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Systemic Scleroderma
Physicians
Weights and Measures
Mortality
Proportional Hazards Models
Databases

Keywords

  • Disease severity scleroderma
  • Disease severity score
  • Outcome assessment
  • Systemic sclerosis

ASJC Scopus subject areas

  • Immunology and Allergy
  • Rheumatology
  • Immunology
  • Medicine(all)

Cite this

Summed and weighted summary scores for the medsger disease severity scale compared with the physician's global assessment of disease severity in systemic sclerosis. / Harel, Daphna; Hudson, Marie; Iliescu, Alexandra; Baron, Murray; Steele, Russell.

In: Journal of Rheumatology, Vol. 43, No. 8, 01.08.2016, p. 1510-1518.

Research output: Contribution to journalArticle

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abstract = "Objective. To develop a weighted summary score for the Medsger Disease Severity Scale (DSS) and to compare its measurement properties with those of a summed DSS score and a physician's global assessment (PGA) of severity score in systemic sclerosis (SSc). Methods. Data from 875 patients with SSc enrolled in a multisite observational research cohort were extracted from a central database. Item response theory was used to estimate weights for the DSS weighted score. Intraclass correlation coefficients (ICC) and convergent, discriminative, and predictive validity of the 3 summary measures in relation to patient-reported outcomes (PRO) and mortality were compared. Results. Mean PGA was 2.69 (SD 2.16, range 0-10), mean DSS summed score was 8.60 (SD 4.02, range 0-36), and mean DSS weighted score was 8.11 (SD 4.05, range 0-36). ICC were similar for all 3 measures [PGA 6.9{\%}, 95{\%} credible intervals (CrI) 2.1-16.2; DSS summed score 2.5{\%}, 95{\%} CrI 0.4-6.7; DSS weighted score 2.0{\%}, 95{\%} CrI 0.1-5.6]. Convergent and discriminative validity of the 3 measures for PRO were largely similar. In Cox proportional hazards models adjusting for age and sex, the 3 measures had similar predictive ability for mortality (adjusted R2 13.9{\%} for PGA, 12.3{\%} for DSS summed score, and 10.7{\%} DSS weighted score). Conclusion. The 3 summary scores appear valid and perform similarly. However, there were some concerns with the weights computed for individual DSS scales, with unexpected low weights attributed to lung, heart, and kidney, leading the PGA to be the preferred measure at this time. Further work refining the DSS could improve the measurement properties of the DSS summary scores.",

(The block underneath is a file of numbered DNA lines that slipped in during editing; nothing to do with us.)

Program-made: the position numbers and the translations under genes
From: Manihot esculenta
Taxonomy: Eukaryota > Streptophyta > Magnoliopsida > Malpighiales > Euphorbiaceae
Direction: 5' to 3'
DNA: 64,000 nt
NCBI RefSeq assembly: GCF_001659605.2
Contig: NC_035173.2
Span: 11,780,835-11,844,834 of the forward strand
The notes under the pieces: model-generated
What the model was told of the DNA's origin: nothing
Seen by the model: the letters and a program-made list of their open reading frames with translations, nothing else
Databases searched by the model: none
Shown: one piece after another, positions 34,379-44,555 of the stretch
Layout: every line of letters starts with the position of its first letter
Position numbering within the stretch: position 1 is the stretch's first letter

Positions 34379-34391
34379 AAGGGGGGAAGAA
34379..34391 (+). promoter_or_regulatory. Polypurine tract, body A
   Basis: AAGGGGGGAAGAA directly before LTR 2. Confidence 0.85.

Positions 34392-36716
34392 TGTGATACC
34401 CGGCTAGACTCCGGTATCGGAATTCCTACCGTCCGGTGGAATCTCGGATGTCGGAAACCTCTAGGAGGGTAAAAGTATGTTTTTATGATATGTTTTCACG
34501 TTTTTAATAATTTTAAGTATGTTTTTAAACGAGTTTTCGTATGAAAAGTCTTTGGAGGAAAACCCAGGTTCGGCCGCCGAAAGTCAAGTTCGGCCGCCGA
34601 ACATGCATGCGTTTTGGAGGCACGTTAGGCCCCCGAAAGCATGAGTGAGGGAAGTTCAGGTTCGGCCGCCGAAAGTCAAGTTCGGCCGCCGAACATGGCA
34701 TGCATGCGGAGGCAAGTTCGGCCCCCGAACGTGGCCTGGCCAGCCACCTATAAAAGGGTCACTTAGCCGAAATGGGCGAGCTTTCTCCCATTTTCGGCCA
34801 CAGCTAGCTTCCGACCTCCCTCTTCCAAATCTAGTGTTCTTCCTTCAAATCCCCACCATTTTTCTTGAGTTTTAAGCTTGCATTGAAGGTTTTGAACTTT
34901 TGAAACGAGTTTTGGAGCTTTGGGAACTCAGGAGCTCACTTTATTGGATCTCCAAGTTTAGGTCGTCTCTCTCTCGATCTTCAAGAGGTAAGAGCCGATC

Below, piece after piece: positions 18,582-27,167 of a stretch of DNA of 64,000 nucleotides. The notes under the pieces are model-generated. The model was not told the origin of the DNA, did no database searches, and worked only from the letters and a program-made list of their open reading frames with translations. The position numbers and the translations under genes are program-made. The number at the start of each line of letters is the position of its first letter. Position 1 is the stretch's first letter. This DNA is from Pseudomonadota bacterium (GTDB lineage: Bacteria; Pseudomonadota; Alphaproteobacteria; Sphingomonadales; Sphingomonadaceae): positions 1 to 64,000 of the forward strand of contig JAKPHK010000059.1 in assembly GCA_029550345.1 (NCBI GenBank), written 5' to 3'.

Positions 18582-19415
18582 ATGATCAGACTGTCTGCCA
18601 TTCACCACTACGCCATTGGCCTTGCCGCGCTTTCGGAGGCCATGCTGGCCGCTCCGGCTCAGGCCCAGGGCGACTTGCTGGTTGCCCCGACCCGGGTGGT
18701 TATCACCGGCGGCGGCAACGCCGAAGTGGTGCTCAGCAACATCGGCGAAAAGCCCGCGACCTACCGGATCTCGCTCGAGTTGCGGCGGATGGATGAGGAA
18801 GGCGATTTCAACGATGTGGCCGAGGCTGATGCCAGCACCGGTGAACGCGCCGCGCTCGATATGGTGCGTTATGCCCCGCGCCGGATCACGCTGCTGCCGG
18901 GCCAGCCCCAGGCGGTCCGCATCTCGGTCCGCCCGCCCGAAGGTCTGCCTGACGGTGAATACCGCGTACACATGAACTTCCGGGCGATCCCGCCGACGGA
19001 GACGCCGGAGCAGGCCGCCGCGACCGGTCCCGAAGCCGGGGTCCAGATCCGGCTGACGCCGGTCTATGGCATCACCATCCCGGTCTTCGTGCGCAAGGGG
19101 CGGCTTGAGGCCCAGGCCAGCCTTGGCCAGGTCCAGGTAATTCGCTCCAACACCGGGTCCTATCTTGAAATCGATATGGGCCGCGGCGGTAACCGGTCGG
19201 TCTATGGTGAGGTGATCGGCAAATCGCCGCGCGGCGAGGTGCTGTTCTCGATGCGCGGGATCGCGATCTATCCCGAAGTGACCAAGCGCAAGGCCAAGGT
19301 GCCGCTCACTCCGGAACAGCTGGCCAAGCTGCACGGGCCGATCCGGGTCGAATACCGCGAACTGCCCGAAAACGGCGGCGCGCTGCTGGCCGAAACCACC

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AB - Objective. To develop a weighted summary score for the Medsger Disease Severity Scale (DSS) and to compare its measurement properties with those of a summed DSS score and a physician's global assessment (PGA) of severity score in systemic sclerosis (SSc). Methods. Data from 875 patients with SSc enrolled in a multisite observational research cohort were extracted from a central database. Item response theory was used to estimate weights for the DSS weighted score. Intraclass correlation coefficients (ICC) and convergent, discriminative, and predictive validity of the 3 summary measures in relation to patient-reported outcomes (PRO) and mortality were compared. Results. Mean PGA was 2.69 (SD 2.16, range 0-10), mean DSS summed score was 8.60 (SD 4.02, range 0-36), and mean DSS weighted score was 8.11 (SD 4.05, range 0-36). ICC were similar for all 3 measures [PGA 6.9%, 95% credible intervals (CrI) 2.1-16.2; DSS summed score 2.5%, 95% CrI 0.4-6.7; DSS weighted score 2.0%, 95% CrI 0.1-5.6]. Convergent and discriminative validity of the 3 measures for PRO were largely similar. In Cox proportional hazards models adjusting for age and sex, the 3 measures had similar predictive ability for mortality (adjusted R2 13.9% for PGA, 12.3% for DSS summed score, and 10.7% DSS weighted score). Conclusion. The 3 summary scores appear valid and perform similarly. However, there were some concerns with the weights computed for individual DSS scales, with unexpected low weights attributed to lung, heart, and kidney, leading the PGA to be the preferred measure at this time. Further work refining the DSS could improve the measurement properties of the DSS summary scores.